Juvenile Criminal Cases

Our firm handles all types of cases, including both juvenile criminal cases and traffic offenses. Legally, a minor is anyone under the age of 18. We represent juveniles in felony and misdemeanor cases like drug possessions, gun cases, juvenile robbery, armed robbery, burglary, DUI, violence cases, and financial crimes.

No type of criminal offense is truly a minor offense. Even a misdemeanor carries a possible period in jail. These cases can leave impressions that last a lifetime and you should hire an attorney to make sure that the minor has the possibility of a favorable outcome. The MacNeil Firm is here to help as nothing is more rewarding that securing a victory for our clients.

In Illinois, anyone under 18 is considered a juvenile. The law has changed on that recently. It used to be that anyone under 17 was a juvenile, but they raised the age. There are, however, some special rules that would allow a prosecutor to petition the court to remove a case from juvenile court and transfer it to adult court. It’s somewhat difficult for them to do this and it is generally reserved for the most serious and violent crimes, like armed robbery, criminal sexual assault, or murder.

Procedure for Juvenile Criminal Cases

There are a few ways that the arrest of a juvenile can be handled. It’s generally in the discretion of the police department. One way is after a juvenile has been charged, the minor would be released to his or her parent or guardian and then they are notified of a court date after that.

Other times, the police may keep the juvenile and transfer them directly to court for a detention hearing. Regardless of how the arrest is handled, it’s always up to the judge to decide whether or not they are going to lock the minor up and keep them in custody or release them to the parents while the case is pending. Some counties also allow electronic home monitoring, sometimes called house arrest.

Juvenile courts are focused more on rehabilitation than punishment. Almost every juvenile case that is resolved has a disposition of probation with a treatment or counseling aspect. A juvenile is almost never just put on probation and told to stay out of trouble.

Juvenile Criminal Cases | The MacNeil Firm | Criminal Defense Lawyer Near Me
Juvenile Criminal Cases | The MacNeil Firm | Criminal Defense Lawyer Near Me

Almost every juvenile case has either a mental health evaluation or a drug and alcohol evaluation and then, based on that evaluation, there may be counseling or treatment. The law views juveniles as a particularly receptive to treatment and rehabilitation, and the hope is that if we treat these problems while they are still young, then maybe they won’t be an offender in the future.

Juvenile Court

The procedure for juvenile criminal cases is similar to adult court with a couple of exceptions. Both adult and juvenile courts require the exchange of discovery. Discovery is all the evidence in a case and the prosecution is required to disclose that to the defense.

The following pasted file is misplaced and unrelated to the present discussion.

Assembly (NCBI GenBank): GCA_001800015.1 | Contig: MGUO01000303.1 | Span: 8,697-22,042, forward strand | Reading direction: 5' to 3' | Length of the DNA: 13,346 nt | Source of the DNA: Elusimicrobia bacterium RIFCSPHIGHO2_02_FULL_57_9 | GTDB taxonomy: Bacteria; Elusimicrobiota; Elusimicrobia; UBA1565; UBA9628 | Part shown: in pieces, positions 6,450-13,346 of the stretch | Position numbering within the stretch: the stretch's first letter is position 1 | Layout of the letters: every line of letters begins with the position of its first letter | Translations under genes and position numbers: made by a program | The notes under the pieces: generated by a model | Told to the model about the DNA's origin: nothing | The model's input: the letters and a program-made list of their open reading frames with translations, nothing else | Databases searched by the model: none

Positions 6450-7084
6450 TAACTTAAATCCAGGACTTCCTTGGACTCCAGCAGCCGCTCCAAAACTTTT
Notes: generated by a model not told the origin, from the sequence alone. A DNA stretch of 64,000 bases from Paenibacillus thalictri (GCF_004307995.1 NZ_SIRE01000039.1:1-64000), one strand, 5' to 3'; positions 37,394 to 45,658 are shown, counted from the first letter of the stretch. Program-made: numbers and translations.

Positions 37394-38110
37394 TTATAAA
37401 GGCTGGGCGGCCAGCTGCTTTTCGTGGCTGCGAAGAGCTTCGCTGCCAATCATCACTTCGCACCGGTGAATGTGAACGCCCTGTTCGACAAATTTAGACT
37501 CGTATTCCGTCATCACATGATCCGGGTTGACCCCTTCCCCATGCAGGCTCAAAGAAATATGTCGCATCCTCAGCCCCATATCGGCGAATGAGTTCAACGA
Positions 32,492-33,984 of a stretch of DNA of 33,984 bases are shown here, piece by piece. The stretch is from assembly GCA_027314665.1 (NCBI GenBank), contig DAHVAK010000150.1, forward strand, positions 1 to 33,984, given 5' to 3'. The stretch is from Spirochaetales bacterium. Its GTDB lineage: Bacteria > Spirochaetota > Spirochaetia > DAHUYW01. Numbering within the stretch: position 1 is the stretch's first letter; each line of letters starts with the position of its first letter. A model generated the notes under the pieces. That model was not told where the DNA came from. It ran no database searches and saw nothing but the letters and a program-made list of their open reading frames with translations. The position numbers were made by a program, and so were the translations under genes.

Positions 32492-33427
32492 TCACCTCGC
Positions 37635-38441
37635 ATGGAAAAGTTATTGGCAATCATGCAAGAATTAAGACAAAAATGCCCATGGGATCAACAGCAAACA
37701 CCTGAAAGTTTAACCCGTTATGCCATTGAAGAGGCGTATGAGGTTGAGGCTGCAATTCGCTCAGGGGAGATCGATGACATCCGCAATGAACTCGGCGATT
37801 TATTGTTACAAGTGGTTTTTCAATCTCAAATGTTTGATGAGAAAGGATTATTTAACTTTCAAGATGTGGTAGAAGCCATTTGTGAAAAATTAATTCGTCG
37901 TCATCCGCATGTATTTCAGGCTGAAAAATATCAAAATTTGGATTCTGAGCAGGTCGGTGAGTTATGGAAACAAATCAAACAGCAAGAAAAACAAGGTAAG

One difference is that juvenile criminal cases generally can only have a bench trial, not a jury trial. A bench trial is a trial where only a judge listens to the evidence and decides whether the individual is guilty or not guilty. There are a couple of exceptions for very serious cases. For the most part, the biggest difference between adult and the juvenile court is that a juvenile cannot have a jury trial.

The other big difference is that an adult court is a public court. This means that anybody can walk into a courtroom and listen to a trial. In juvenile court, everything is in secret. It’s a private courtroom. Anyone else who has court on that particular date has to wait outside the courtroom so that nobody can hear what’s going on. The files are not available to the public; they are sealed in the clerk’s office.

Juvenile Criminal Cases | The MacNeil Firm | Criminal Defense Lawyer Near Me
Juvenile Criminal Cases | The MacNeil Firm | Criminal Defense Lawyer Near Me

Convictions and Criminal Records

Juvenile courts retain jurisdiction until offenders turn 21, so the longest a person can be sentenced to prison in juvenile court is until age 21. There are exceptions, but that’s the rule. If a juvenile turns 18, sometimes they are transferred to an adult facility.

Juvenile criminal cases are sealed and not visible to the general public. You don’t need any sort of alternative sentencing disposition for that to happen. All court hearings are held in private and the files are not accessible to the public. Regardless of what the disposition is in a juvenile case, the public won’t know about it and it will not appear in a criminal background check.

For more information on juvenile criminal cases Handled In Illinois, a free initial consultation is your next best step. Get the information and legal answers you are seeking by calling (708) 218-0947 today. The MacNeil Firm has the experience and compassion to support you through the legal process and get you remarkable results.

Juvenile Criminal Cases | The MacNeil Firm | Criminal Defense Lawyer Near Me
Juvenile Criminal Cases | The MacNeil Firm | Criminal Defense Lawyer Near Me